After the late night on Sunday, we slept in a little bit later than I had wanted on Monday and by the time we finally got up and out it was around noon-time. We went over to the Asamblea in the barrio, Los Boulevares, which is outside the downtown area. The Asamblea is the community clinic that I originally went to work with when I first came to Cordoba, and who connected me with the local church, and there a woman got me in touch with Geriatrico San Jorge. When we arrived, Liliana and Josepha were sitting down to their lunch and said they’d waited a long time for us to show up. It was a beautiful day in Cordoba, and very chill and quiet around the barrio. It was lunch/siesta time so no one was in the clinic besides Lili and Josepha. They decided they wanted to make us some homemade empanadas and we had no objections to that! Another woman who worked at the clinic, Rosa, showed up and with her brought a bunch of clothes that had been donated. Because the Asamblea is a community-run clinic and offers medical services to the people who can’t afford it, they provide those services for very cheap. Because of that, they rely on a “goodwill”-type of operation to raise some money to help them with paying the rent, utilities, etc. So people donate clothes, and they have a room set up for people to browse and buy things. So we separated the clothes, Eason helped Josepha get the oven (it’s wood-burning and they need to collect kindling) going, and the others were making the empanadas. Some patients started to show up for opthamology appointments and check-ups, and for the dentist. Ariel, our coordinator here, finally showed up and we went to his house, then to the house of some of the other neighbors to discuss Los Abuelitos and how we wanted to integrate the community in our efforts.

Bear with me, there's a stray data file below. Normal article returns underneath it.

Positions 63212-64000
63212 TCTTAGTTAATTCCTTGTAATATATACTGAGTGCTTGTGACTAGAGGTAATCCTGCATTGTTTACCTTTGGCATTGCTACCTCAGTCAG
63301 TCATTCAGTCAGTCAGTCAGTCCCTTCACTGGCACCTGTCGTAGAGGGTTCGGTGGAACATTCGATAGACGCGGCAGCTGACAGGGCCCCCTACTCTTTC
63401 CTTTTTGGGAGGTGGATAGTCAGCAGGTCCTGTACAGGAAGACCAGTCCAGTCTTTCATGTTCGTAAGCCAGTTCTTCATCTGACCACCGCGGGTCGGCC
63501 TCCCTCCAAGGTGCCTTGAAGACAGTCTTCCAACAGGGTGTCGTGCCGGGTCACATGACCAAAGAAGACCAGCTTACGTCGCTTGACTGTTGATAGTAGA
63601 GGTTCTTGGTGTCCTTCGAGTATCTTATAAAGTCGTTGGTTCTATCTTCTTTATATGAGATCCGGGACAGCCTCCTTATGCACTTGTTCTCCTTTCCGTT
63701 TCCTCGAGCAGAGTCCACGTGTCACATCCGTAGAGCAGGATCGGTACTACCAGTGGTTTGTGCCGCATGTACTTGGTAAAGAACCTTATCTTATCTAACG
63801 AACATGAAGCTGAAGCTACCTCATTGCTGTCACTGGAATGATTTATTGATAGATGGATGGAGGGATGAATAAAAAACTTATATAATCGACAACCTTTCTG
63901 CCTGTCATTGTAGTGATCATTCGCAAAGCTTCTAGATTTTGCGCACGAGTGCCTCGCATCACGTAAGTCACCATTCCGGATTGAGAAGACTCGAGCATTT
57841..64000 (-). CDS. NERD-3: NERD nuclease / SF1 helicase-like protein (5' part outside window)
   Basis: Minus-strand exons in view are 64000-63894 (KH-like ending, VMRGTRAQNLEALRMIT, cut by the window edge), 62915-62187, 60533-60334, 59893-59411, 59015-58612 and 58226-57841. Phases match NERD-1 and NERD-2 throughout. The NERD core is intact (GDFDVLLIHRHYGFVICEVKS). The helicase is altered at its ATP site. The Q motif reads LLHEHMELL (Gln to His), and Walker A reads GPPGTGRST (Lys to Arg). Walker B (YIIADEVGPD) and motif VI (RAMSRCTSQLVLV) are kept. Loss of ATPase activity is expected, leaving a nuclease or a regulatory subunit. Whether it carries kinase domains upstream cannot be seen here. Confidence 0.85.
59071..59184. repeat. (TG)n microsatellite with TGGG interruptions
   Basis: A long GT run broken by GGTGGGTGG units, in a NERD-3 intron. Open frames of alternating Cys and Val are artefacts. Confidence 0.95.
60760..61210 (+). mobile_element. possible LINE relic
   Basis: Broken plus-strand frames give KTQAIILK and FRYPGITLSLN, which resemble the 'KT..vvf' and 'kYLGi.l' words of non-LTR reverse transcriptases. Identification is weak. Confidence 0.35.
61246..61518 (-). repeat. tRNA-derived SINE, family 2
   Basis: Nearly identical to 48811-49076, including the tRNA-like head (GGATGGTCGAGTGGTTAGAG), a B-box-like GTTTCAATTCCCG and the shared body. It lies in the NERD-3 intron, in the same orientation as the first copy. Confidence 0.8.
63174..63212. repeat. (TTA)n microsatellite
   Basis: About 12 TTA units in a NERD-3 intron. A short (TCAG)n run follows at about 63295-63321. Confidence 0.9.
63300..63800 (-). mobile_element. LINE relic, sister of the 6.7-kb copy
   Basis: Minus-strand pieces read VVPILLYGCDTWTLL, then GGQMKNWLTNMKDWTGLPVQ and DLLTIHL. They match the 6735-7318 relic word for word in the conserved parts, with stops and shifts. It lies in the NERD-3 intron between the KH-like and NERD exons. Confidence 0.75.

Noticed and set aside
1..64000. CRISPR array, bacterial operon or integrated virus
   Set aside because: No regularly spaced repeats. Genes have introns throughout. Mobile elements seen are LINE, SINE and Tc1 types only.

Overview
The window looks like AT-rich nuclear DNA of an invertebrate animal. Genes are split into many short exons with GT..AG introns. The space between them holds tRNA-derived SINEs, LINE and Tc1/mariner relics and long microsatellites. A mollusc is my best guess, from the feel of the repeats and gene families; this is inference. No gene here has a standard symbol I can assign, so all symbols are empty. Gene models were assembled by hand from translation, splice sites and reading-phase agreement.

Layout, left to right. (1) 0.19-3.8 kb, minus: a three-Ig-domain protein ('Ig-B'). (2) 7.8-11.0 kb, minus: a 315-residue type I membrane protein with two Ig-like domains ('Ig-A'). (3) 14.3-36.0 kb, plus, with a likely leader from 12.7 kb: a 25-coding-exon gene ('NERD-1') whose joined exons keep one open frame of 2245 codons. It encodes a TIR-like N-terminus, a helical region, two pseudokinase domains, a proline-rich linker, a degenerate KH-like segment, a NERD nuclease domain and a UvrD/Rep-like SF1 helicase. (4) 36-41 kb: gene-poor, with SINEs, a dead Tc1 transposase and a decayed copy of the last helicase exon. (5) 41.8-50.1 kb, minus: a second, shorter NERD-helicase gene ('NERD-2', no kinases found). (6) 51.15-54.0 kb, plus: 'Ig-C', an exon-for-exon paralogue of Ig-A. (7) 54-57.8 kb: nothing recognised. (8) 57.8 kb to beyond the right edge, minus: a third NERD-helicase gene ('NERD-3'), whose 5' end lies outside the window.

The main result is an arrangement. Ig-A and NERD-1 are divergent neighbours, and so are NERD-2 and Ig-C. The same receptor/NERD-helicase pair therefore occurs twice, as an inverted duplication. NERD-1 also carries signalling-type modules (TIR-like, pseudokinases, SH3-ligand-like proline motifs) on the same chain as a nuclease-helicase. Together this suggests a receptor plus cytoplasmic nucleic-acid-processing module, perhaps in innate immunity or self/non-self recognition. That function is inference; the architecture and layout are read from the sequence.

Because everything here takes 2 hours longer than it should (it’s called latino time), we spent much longer at each place than we had expected, didn’t eat dinner until 10:30 that evening, and got to bed finally at 1:30. Because things move slower here, we aren’t able to get as much done each day like we hope to, and that’s been frustrating for me because I try to be as efficient as possible. But that’s the culture, and we’ve embraced, and we know that the things that need to get done, will.